Why is the caul important to Aunt Nicey in The Scarlet Ibis?

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Aunt Nicey delivers the baby Doodle in this story and is the only person who is not immediately convinced that the sickly child will not live. She argues that, because the baby was born with a caul, he would live for sure, because cauls were made from "Jesus's nightgown"—essentially, a piece of magical matter which would offer the baby protection.

A baby born with a caul is one who exits the mother's body with a piece of its amniotic sac attached to its head, usually like a hood, or across the face like a veil. This happens unusually, and as a result there has been superstition surrounding the caul for many centuries. Some civilizations have believed the caul to be a marker of something sinister, such as that the child will be a witch or has been touched by witchcraft, but more recent Western superstition has held that cauls are an extremely powerful symbol of protection.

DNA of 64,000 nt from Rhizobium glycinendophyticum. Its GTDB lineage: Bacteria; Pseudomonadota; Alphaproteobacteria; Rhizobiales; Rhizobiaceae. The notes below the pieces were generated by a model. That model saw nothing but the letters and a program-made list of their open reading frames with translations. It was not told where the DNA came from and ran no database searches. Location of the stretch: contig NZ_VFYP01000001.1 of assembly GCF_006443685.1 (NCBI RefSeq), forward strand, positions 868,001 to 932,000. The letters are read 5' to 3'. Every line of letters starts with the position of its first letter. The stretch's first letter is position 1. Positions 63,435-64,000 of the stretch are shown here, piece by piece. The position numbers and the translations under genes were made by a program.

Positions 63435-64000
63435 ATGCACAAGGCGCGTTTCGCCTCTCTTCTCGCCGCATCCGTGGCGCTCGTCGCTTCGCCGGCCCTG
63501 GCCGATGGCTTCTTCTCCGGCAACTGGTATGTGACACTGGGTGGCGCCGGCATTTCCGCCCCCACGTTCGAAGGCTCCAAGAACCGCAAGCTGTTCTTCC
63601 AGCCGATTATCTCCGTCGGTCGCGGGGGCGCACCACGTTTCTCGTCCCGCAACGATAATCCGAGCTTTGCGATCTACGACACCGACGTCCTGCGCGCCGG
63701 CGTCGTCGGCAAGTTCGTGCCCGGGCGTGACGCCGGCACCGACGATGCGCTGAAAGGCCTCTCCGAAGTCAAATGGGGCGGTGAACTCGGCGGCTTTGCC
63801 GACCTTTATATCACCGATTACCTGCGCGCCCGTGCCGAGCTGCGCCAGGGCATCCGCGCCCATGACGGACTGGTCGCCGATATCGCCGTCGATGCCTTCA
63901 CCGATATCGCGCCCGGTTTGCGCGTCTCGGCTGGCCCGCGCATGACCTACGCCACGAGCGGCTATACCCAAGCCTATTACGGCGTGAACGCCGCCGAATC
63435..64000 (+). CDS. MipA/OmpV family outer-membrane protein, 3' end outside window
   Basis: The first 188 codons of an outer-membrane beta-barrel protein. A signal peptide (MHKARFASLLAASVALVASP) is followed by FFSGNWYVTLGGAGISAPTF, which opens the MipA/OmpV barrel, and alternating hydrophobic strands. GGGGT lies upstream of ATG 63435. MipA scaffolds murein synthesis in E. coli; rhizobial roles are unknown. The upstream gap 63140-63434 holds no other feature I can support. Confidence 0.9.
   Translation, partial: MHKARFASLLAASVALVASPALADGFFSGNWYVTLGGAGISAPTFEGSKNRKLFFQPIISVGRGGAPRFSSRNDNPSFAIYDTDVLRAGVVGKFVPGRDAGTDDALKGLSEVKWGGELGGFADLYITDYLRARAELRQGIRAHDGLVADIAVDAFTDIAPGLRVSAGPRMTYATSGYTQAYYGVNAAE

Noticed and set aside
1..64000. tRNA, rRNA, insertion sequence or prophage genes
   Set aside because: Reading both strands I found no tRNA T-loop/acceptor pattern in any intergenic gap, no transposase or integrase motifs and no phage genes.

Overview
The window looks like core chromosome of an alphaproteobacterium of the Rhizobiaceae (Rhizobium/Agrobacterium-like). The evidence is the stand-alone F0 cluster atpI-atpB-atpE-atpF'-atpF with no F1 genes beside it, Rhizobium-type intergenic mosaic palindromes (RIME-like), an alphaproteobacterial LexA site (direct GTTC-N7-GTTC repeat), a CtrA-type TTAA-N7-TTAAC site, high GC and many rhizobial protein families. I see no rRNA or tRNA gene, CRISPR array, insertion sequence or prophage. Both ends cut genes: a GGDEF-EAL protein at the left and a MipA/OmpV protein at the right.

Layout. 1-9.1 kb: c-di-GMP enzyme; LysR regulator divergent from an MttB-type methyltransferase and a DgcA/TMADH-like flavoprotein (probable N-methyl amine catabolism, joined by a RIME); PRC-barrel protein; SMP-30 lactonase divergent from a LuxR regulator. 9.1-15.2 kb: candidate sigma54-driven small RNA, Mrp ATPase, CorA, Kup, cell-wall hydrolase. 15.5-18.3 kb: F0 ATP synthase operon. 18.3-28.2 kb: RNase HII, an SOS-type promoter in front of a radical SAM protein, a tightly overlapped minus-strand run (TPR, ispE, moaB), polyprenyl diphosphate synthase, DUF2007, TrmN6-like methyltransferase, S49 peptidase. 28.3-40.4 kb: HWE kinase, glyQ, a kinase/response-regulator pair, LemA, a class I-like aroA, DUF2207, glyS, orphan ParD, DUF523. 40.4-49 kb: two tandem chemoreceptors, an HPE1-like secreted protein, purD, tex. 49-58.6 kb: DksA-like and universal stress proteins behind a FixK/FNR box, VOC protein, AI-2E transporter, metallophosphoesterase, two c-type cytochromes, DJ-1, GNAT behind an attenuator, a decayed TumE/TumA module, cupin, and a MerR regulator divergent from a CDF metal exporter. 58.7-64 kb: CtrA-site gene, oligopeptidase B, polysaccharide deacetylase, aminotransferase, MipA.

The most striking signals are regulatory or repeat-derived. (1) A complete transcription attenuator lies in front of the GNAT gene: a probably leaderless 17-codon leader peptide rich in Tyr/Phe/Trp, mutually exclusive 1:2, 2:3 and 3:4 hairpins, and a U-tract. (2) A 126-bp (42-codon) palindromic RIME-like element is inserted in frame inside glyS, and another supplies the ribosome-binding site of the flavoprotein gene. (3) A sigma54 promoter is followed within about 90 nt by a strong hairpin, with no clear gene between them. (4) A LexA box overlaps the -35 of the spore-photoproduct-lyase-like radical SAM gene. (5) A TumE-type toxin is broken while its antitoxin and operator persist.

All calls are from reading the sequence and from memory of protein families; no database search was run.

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Aunt Nicey believes that the caul will protect the baby and he will live.

When the narrator’s little brother is born, his parents do not name him until he is three months old.  They even build a coffin. 

Everybody thought he was going to die—everybody except Aunt Nicey, who had delivered him. She said he would live because he was born in a caul and cauls were made from Jesus’ nightgown.

They finally name him William Armonstrong, a name that “sounds good only on a tombstone.”  He is a disappointment to everyone, but Aunt Nicey knows that he is special.  The caul makes him special.  It makes him different, and shows that he is under Jesus’s protect.

Sometimes babies are born with a caul, or veil.  In many cultures these are considered good luck.  In this case, Aunt Nicey believed Doodle would live because he was born with the caul.

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